Concavity as a diagnostic feature of visual scenes

Annie Cheng, Dirk B. Walther, Soojin Park, Daniel D. Dilks

Research output: Contribution to journalArticlepeer-review

8 Citations (Scopus)


Despite over two decades of research on the neural mechanisms underlying human visual scene, or place, processing, it remains unknown what exactly a “scene” is. Intuitively, we are always inside a scene, while interacting with the outside of objects. Hence, we hypothesize that one diagnostic feature of a scene may be concavity, portraying “inside”, and predict that if concavity is a scene-diagnostic feature, then: 1) images that depict concavity, even non-scene images (e.g., the “inside” of an object – or concave object), will be behaviorally categorized as scenes more often than those that depict convexity, and 2) the cortical scene-processing system will respond more to concave images than to convex images. As predicted, participants categorized concave objects as scenes more often than convex objects, and, using functional magnetic resonance imaging (fMRI), two scene-selective cortical regions (the parahippocampal place area, PPA, and the occipital place area, OPA) responded significantly more to concave than convex objects. Surprisingly, we found no behavioral or neural differences between images of concave versus convex buildings. However, in a follow-up experiment, using tightly-controlled images, we unmasked a selective sensitivity to concavity over convexity of scene boundaries (i.e., walls) in PPA and OPA. Furthermore, we found that even highly impoverished line drawings of concave shapes are behaviorally categorized as scenes more often than convex shapes. Together, these results provide converging behavioral and neural evidence that concavity is a diagnostic feature of visual scenes.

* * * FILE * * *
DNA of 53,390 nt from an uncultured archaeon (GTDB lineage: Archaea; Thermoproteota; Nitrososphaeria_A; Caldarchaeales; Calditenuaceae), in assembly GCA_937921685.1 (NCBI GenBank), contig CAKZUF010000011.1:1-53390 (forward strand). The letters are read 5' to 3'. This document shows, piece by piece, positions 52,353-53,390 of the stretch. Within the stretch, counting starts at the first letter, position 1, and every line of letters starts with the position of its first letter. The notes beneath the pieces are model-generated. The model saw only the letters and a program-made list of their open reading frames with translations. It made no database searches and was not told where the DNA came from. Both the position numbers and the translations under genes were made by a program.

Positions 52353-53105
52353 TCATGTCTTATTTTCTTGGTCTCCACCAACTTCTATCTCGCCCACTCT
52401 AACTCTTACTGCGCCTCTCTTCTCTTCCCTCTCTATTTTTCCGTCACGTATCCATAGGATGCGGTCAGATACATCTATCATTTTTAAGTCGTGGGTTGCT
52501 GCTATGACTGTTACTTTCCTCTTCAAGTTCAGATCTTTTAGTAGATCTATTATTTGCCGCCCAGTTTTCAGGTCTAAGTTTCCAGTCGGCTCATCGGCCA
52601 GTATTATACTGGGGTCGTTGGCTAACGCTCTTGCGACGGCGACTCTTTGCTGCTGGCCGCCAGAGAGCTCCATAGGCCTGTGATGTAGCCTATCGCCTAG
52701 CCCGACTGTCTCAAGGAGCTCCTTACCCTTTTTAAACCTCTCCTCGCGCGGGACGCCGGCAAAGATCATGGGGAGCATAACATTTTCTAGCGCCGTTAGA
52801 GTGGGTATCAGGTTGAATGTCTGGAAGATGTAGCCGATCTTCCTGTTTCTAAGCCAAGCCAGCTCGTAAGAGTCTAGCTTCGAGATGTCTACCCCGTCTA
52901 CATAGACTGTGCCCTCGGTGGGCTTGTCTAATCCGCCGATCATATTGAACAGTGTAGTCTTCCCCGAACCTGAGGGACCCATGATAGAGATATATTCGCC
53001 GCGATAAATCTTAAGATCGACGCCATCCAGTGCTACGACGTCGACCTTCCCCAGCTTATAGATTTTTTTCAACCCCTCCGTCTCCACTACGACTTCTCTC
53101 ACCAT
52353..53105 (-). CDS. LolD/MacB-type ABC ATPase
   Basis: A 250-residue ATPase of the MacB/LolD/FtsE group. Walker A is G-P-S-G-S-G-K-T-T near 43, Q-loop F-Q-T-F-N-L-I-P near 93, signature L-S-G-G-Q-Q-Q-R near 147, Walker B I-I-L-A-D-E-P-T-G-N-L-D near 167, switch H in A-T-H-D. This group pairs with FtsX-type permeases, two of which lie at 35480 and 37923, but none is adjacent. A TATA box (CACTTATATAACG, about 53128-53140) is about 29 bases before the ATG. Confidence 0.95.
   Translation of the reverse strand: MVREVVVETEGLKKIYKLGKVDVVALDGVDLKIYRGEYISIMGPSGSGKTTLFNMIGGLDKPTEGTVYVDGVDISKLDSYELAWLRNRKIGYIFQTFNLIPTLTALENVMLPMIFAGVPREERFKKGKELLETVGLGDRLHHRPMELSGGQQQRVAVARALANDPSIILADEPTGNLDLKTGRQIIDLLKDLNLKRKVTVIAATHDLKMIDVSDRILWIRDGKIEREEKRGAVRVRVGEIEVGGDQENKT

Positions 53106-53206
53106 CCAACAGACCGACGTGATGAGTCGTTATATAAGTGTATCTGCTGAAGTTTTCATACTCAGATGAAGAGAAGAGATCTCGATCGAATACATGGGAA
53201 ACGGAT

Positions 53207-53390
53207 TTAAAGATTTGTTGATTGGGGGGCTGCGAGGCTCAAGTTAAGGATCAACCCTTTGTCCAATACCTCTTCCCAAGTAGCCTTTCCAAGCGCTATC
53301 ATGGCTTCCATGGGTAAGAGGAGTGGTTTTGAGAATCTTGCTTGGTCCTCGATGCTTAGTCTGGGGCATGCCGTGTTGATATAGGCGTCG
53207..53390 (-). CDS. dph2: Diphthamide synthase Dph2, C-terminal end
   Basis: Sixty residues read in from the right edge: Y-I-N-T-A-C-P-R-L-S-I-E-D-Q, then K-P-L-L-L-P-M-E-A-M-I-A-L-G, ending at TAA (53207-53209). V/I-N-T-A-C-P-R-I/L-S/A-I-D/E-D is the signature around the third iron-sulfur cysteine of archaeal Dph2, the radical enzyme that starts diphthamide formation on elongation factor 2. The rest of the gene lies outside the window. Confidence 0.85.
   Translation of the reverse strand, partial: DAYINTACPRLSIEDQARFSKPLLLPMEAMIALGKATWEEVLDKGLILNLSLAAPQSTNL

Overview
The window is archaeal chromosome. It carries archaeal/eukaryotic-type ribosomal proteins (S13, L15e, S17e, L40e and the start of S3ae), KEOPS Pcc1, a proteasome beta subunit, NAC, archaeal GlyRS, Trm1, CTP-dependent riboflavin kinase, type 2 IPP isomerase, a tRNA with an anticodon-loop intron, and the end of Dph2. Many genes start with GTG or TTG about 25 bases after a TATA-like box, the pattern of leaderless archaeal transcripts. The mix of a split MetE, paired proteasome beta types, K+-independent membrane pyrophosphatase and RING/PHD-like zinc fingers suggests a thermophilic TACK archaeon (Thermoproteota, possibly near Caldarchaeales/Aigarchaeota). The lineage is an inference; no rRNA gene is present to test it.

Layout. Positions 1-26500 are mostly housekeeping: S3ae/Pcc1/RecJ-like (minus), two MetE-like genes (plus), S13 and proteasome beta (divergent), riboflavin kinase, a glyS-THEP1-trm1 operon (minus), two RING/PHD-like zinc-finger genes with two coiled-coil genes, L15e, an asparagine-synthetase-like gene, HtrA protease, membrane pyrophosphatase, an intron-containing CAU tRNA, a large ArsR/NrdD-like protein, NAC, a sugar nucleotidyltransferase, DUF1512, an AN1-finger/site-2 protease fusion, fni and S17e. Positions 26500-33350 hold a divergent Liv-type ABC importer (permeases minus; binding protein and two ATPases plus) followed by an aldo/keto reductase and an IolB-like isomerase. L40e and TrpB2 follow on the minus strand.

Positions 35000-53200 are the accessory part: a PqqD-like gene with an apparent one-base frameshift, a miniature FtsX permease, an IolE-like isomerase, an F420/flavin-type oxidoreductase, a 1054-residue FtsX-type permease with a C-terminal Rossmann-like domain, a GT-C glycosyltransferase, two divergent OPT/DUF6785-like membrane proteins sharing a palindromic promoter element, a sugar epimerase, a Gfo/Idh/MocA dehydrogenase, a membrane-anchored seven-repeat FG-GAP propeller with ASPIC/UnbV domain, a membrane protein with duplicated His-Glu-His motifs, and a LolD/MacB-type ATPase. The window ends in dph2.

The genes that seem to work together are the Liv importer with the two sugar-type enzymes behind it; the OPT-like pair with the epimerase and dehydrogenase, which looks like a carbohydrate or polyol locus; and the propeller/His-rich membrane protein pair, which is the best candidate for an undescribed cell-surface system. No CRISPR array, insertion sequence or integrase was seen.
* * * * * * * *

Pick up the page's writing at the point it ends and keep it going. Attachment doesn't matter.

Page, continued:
Original languageEnglish
Article number117920
Publication statusPublished - 2021 May 15

Bibliographical note

Funding Information:
We would like to thank the Facility for Education and Research in Neuroscience (FERN) Imaging Center in the Department of Psychology, Emory University , Atlanta, GA and the F.M. Kirby Research Center for Functional Brain Imaging in the Kennedy Krieger Institute, Johns Hopkins University , Baltimore, MA; Andrew Persichetti, Frederik Kamps, Yaseen Jamal, Jeongho Park, Donald Li, Guldehan Durman and Jeanette Wong for their support and assistance. This work was supported by a National Eye Institute (NEI) grant ( R01EY029724 ) (DDD), an NSERC Discovery Grant ( RGPIN-2015-06696 ) to DBW, and a National Eye Institute (NEI) grant ( R01EY026042 ), National Research Foundation of Korea (NRF) grant (funded by MSIP-2019028919 ) and Yonsei University Future-leading Research Initiative ( 2018-22-0184 ) to SP. The authors declare no competing financial interests.

Publisher Copyright:
© 2021

All Science Journal Classification (ASJC) codes

  • Neurology
  • Cognitive Neuroscience


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